Second step is to determine the kind of differential input stage. This is explicit with oldschool opamps like the NE5534 (NPN pair), TL071 (PFET pair) and OPA134 (PFET pair). You get the info through a simplified schematic showing in the datasheet or by searching "FET" in the datasheet text. More tricky are the newest rail-to-rail input opamps where you may have two nested input stages. As an option, you may use custom-defined transistors in the input stage for better coping with the input bias current (BJT cases) or with the input transconductance (FET cases). Unfortunately, from the datasheets we don't know what are the collector (or drain) currents in the input pair, and we don't know the values of their collector (or drain) loads. I guess that a decent value could be 200µA each and 3K3 in then context of a general-purpose audio opamp. As an option, you may add a tiny voltage source as input voltage offset.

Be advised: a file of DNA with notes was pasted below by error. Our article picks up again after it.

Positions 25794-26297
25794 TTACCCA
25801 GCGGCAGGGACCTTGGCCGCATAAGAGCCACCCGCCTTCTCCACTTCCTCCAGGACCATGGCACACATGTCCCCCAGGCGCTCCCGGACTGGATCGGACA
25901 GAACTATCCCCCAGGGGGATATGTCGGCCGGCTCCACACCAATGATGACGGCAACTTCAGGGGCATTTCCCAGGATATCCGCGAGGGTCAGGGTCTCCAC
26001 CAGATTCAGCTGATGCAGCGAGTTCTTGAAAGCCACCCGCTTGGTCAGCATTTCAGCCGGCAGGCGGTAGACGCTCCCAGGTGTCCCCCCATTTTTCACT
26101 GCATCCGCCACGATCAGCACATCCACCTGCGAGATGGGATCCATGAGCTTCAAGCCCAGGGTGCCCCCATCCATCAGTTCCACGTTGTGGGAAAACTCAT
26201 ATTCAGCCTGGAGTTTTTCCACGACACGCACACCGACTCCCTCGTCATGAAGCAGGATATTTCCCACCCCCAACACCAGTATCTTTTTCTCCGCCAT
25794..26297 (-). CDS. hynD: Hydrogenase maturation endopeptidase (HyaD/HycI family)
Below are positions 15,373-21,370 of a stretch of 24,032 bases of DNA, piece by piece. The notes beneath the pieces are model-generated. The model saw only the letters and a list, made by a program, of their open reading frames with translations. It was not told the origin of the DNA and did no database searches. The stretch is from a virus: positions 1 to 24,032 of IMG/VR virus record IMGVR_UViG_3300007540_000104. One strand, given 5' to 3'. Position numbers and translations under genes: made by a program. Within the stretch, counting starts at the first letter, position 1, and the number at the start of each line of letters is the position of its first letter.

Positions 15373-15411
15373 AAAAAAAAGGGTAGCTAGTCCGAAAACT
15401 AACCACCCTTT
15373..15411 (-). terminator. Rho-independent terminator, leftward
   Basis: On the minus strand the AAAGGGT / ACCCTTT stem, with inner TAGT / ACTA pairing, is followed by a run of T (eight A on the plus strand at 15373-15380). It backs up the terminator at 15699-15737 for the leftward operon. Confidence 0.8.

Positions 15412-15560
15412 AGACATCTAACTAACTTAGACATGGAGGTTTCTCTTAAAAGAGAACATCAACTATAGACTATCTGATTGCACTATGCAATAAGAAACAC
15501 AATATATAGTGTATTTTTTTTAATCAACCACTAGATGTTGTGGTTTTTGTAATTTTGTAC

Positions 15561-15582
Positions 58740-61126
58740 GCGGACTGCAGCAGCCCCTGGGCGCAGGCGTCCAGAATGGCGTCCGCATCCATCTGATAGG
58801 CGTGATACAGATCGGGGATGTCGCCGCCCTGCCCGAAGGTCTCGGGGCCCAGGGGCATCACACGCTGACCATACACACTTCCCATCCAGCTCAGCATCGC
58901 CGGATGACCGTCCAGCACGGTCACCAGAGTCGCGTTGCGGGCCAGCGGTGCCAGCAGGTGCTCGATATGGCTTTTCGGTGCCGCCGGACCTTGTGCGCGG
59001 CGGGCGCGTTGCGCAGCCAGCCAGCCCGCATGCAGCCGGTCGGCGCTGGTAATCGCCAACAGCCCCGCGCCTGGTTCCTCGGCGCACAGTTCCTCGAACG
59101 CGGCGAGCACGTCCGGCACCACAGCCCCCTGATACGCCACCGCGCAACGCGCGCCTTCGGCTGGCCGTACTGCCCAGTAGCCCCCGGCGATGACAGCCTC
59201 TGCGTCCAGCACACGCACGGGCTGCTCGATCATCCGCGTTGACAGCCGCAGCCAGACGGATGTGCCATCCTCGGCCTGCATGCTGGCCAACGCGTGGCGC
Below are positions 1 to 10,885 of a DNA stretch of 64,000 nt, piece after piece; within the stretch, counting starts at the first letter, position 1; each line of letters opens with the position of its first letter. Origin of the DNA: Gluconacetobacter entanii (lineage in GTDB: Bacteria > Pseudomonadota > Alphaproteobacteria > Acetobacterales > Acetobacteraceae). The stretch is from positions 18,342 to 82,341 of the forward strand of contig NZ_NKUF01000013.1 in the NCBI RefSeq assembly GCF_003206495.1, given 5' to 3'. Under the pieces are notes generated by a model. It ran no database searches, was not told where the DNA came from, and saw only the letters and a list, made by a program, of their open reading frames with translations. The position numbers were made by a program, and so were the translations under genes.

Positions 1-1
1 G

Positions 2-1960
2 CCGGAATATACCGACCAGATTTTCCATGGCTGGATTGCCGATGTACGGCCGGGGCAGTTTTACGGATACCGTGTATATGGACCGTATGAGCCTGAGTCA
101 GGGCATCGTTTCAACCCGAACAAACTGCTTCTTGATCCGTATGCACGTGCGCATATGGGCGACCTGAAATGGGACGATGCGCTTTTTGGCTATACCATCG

Third step is try to mimic the slewrate documented by the datasheet. A good starting point is to define the VAS bias current equal to 200µA, combined to a 10pF compensation capacitor. A faster opamp may operate at 500µA and/or 5 pF. A slower opamp may operate at 100µA and/or 20 pF. Tune the VAS bias current and compensation capacitor using the slew-rate application schematic. I have not tried simulating pathological opamp having asymetric slewrates like 3V/µs positive and 10V/µs negative. In order to do so you may try replacing one branch with a constant current source (or sink), with only one NPN as VAS and associated compensation capacitor.

If the datasheet specifies a 50V/µs slewrate or more, consider the _h1 schematic as not appropriated. In such case you'll need to use another topology documented as "non slewing" or "current feedback" or "diamond".

Fourth step is to try to mimic the DC open loop gain documented by the datasheet. The former steps may have eaten all remaining design freedom. This is why I've introduced a dedicated voltage gain block using a controlled voltage source between the differential stage and the VAS. Tune this gain block gain using the open-loop application schematic. I have no better solution.